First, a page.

The Industrial Age playbook was designed to keep the team in redwork for as long as possible. An uninterrupted assembly line turning our product day after day after day. We still default to those plays that keep the team in motion, moving forward, making “progress.”
Any stoppage of the assembly line, any pause in redwork, meant idle time and wasted resources. An aid to maintaining those long production runs was to erect barriers to interruptions and continue the work, continue on to the next task. Even on a production line when a unit is completed, the work continues. The task is endlessly repeated. There is no sense of completion, ever, only continue.
Here’s what the Industrial Age play of Continue sounds like today.
In a service organization, a team member brings the boss a mock up for a new marketing pamphlet. After looking through it, the boss’s words are: “Good, here are some edits.” Continue.
At a retail company, the team works hard to develop a prototype feature for the website. After making it available to a small subset of customers, the boss asks, “When can I expect the next iteration?” Continue.
An employee takes the initiative to offer a client an innovative solution to a long-standing problem. The effort makes the client happy and earns the company significant goodwill. The response from management is deafening silence. Continue.
Instead of continue, now we want to Complete. The complete play is the moment we exit redwork and head back to bluework. There are 4 ways to practice the Complete Play:
- Chunk work for frequent completes early, few completes late.
- Celebrate with, not for.
- Focus on behavior not characteristics.
- Focus on Journey not Destination.
For this post we are dicussing the first mechanism of the complete play : Chunk work for frequent competes early, few completes late.
Early in a project or new product development when there is a wide array of options in decision making, the redwork- bluework rhythm should lean more toward bluework, emphasizing learning. This lean means many bluework interruptions to the redwork with a focus on growth, learning, and improvement. As the project continues, the decision space closes down. There are fewer options. Emphasis should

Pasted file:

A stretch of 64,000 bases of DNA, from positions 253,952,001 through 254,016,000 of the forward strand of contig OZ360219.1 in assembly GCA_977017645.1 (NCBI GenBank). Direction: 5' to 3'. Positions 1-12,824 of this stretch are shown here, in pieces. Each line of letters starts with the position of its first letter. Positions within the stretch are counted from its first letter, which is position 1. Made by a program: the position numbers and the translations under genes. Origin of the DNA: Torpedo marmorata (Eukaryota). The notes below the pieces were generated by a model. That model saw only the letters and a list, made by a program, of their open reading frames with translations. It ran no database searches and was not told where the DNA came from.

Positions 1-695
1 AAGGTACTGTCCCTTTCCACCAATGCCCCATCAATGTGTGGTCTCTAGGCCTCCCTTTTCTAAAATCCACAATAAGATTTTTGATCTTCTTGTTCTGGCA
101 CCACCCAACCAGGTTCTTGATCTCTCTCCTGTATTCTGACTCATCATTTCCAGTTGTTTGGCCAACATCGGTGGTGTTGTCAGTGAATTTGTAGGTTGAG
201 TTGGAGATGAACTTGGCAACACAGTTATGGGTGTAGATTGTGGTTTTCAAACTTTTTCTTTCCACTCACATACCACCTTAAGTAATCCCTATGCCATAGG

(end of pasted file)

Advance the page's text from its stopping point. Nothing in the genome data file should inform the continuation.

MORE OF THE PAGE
now shift toward doing— and the redwork periods can get longer and the bluework interruptions less frequent.
Imagine your work as a long set of stairs, not a moving walkway. The flat part of the stair is the tread. The tread is the moving forward part, the redwork part, the getting things done part. The vertical part of the stair is the riser. The riser is the improving part, the bluework part, the getting-better‑at‑getting-things-done part. As the redwork- bluework rhythm shifts from bluework heavy to redwork heavy, the treads get longer and the vertical risers less frequent.
The stairway is not uniform. It is steep at the beginning and then begins to flatten out. Following the end of the project, we then have a larger period of bluework, thinking about improving the project as a whole.
The leader has a role in tuning the redwork-bluework rhythm to appropriately emphasize bluework early, redwork later.
The cycle of completes for each project type will differ. For example, how many drafts will I complete when writing this blog post? How many times will I ask for feedback from my team members before the blog is complete? There’s not a magical number of how many times you complete a cycle for work to be it’s most effective, but as we become more skilled at our jobs we have a sense, a gut feeling, that 2 completes and reflect periods is not enough and 25 completes and reflect periods is overkill. This is where the tuning based your individual experience and knowledge comes in. The important thing to remember is to treat it like an experiment to help learning be at the forefront. Chunking the work for small completes allows us to learn more, quicker early on.